Thursday, May 26, 2011

Medieval Secret Societies

For reasons I will explain in due course, I'm trying to come up with a solid list of historical or semi-historical groups from the European Middle Ages (specifically no later than the  mid-13th century) that might reasonably be called "secret societies." So, I'm thinking of groups like the Assassins or the Knights Templar, though, in a pinch, I'd probably be willing to accept purely fictitious groups like the Priory of Zion, since it's well enough established in nutcase conspiracy lore that to exclude it might almost require an explanation in itself.

Toss your suggestions into the comments and we'll see what we can come up with. Thanks!

EDIT: To clarify, I am not looking for groups that actually were conspiratorial secret societies in the Middle Ages. I am looking for groups that could be called such if one were of a mind to do so, as in, say, an over-the-top historical fantasy setting with demons and vampires and the like. The only historical accuracy I care about is whether a given organization actually existed or could have existed in the period, not whether they really worshiped a brazen head or were plotting the overthrow of Capetian dynasty.

56 comments:

  1. Vehmic courts (http://en.wikipedia.org/wiki/Vehmic_court) would be an obvious option.

    Also, I wouldn't know how historic/semi-historic it is, but Bernard Cornwell in his Warlord trilogy presents a late, degenerated Cult of Mithras as a sort of secret religious warrior society during the Early Middle Ages - it's certainly a good enough idea, and one that could be used as a replacement for the tired old "Adventurer's Guild" trope.

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  2. i can't think of any, as that concept seems pretty foreign to the European Middle Ages prior to 1250. Even the two you mention are hardly Secret Societies of the sort meant by modern commentators (although they have come to be seen as such). If the Templars count, then probably every monastic order would count too. One possibility could be religious confraternities, which, IIRC, got started in Italy by 1250 and which tended to embrace community and class interests as much as religious devotion. Guilds are another obvious choice, but again, are they secret? By 1250 lots of minor trades had their own guilds.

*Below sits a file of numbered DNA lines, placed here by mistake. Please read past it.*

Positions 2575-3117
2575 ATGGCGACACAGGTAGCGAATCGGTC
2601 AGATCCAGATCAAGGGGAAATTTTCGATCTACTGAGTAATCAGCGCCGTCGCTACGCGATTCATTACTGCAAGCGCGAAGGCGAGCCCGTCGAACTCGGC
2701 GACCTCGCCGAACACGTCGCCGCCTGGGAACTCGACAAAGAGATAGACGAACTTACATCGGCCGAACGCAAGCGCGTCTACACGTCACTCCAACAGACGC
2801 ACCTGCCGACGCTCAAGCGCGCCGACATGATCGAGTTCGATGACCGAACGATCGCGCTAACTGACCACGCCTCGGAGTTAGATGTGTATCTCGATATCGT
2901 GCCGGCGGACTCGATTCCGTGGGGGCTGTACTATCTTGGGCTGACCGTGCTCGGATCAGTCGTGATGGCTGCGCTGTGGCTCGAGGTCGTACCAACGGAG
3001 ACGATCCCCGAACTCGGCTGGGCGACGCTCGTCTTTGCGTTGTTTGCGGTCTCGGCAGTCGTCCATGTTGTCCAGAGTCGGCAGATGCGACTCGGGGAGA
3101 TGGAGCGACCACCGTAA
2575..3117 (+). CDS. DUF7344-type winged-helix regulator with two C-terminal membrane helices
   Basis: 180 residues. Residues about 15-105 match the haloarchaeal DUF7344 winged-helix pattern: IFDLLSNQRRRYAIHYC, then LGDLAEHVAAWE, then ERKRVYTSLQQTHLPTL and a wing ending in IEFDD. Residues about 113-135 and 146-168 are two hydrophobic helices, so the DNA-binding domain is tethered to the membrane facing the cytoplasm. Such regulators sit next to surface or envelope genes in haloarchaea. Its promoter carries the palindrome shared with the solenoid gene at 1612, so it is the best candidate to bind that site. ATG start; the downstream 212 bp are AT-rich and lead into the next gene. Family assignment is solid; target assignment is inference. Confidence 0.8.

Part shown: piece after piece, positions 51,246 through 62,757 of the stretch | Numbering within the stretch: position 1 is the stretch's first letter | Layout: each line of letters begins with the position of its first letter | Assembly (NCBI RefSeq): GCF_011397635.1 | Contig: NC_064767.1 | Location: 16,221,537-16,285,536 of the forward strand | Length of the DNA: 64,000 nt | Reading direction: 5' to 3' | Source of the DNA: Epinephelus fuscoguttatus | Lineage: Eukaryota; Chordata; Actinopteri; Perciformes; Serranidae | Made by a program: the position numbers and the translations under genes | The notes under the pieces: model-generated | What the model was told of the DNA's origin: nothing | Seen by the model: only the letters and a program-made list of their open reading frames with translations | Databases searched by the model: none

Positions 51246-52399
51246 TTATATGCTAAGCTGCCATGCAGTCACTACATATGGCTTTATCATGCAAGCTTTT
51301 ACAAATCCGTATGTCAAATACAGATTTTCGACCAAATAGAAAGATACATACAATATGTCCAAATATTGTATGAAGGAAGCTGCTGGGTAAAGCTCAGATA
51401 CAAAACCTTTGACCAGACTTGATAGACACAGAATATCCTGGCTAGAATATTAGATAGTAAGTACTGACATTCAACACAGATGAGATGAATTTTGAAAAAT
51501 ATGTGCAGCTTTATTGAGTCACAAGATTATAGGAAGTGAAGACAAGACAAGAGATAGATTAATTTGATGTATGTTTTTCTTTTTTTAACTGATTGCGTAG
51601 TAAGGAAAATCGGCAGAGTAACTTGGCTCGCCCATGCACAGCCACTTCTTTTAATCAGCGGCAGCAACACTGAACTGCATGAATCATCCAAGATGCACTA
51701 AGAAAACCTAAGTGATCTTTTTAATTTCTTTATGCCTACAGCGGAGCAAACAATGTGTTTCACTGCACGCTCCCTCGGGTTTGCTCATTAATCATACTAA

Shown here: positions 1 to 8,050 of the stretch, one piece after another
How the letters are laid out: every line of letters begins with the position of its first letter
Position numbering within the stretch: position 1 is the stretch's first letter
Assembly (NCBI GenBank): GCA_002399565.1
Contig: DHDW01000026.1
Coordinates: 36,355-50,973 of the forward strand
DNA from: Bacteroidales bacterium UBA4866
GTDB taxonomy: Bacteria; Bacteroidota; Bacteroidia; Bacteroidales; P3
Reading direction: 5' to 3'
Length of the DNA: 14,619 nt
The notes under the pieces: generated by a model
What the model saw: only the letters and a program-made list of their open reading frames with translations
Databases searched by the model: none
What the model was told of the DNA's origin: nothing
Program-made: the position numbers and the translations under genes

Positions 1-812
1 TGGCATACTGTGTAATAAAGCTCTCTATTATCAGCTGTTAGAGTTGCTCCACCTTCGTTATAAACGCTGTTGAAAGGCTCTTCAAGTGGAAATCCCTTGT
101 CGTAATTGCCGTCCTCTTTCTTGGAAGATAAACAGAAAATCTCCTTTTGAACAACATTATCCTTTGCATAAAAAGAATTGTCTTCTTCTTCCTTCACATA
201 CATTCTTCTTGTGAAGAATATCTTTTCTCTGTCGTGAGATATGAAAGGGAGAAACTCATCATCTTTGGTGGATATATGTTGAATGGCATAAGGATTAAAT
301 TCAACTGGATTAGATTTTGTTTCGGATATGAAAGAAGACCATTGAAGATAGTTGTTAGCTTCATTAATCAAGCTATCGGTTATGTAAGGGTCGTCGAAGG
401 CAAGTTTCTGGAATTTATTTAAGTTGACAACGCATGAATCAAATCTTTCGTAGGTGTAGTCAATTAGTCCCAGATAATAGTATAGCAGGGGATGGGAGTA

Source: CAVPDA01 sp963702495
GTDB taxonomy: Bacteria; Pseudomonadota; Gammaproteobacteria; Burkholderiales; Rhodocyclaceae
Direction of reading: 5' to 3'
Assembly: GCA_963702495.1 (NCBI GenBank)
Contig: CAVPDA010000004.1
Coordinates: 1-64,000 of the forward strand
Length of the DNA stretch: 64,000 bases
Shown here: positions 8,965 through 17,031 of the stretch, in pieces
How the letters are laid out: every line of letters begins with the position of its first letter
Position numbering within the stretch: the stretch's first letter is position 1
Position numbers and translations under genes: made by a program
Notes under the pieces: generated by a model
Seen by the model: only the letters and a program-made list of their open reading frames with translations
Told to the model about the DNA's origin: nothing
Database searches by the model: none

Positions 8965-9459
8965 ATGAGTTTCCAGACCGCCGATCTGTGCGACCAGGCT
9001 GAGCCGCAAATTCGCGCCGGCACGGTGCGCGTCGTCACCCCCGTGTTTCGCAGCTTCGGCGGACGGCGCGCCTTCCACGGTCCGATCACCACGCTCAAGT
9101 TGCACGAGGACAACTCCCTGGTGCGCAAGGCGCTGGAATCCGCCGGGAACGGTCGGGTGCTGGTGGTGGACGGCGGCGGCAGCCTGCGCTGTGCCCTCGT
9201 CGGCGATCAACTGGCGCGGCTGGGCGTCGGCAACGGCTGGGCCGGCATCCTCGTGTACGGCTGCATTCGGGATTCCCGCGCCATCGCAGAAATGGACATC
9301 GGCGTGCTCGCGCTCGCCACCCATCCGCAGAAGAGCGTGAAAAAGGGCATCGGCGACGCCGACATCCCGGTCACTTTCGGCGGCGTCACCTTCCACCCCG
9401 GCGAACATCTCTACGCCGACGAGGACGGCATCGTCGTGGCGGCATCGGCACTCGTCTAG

The age of chivalric orders is still far off (14th c).

    There is a fair amount of legislation (famously from Carolingian capitularies) that prohibit 'conspiracies' and groups formed by common oaths. For the carolingian period this is usually understood as drinking societies or politically-motivated sworn associations of the disgruntled. By the 11th century you can see urban elites forming communes, which used oaths to both delimit membership and form bonds of solidarity. Not sure if they could be considered 'secret', but they were certainly exclusive.

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  3. I wouldn't actually call the Knights Templar a secret society, at least not at the height of their power - they operated openly after all.

    The Vehmic Courts were active since at least 1251 and probably earlier, and were arguably at least semi-secret - their existence was known, and they were apparently working with the sanction of the authorities, but the actual membership of the courts was not common knowledge and their proceedings were carried out in secret.

    But beyond them and the Assassins there aren't as many known as the Dan Browns of this world would like us to think. Doubtless various networks of secret informers were cultivated by the powerful or the influential, doubtless you had various clubs out there, but for the most part the golden age of European secret societies kicked in with the Renaissance.

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  4. Andreas Capellanus (late 12th) mentions 'courts of love' presided over by ladies, but there is no 'historical' evidence of such courts, only mentions in epic and romance. Still, that might count ... although they are still pretty general

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  5. one could easily argue that heresies were also quasi-secret societies (e.g. the Cathari), as they allegedly had their own initiation rites, hierarchical membership, etc. But there were relatively few other heresies that were as well-organized as the cathars were alleged to be.

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  6. Cathar's, Bogomils, the Vehmic Courts started towards the end of that period IIRC and might meet your definition. "European" might include a whole range of Middle-Eastern esoteric/mystery sects as well.

    The Garduna is too late I think.

    D.

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  7. The Garduna is too late I think.

    Unfortunately so.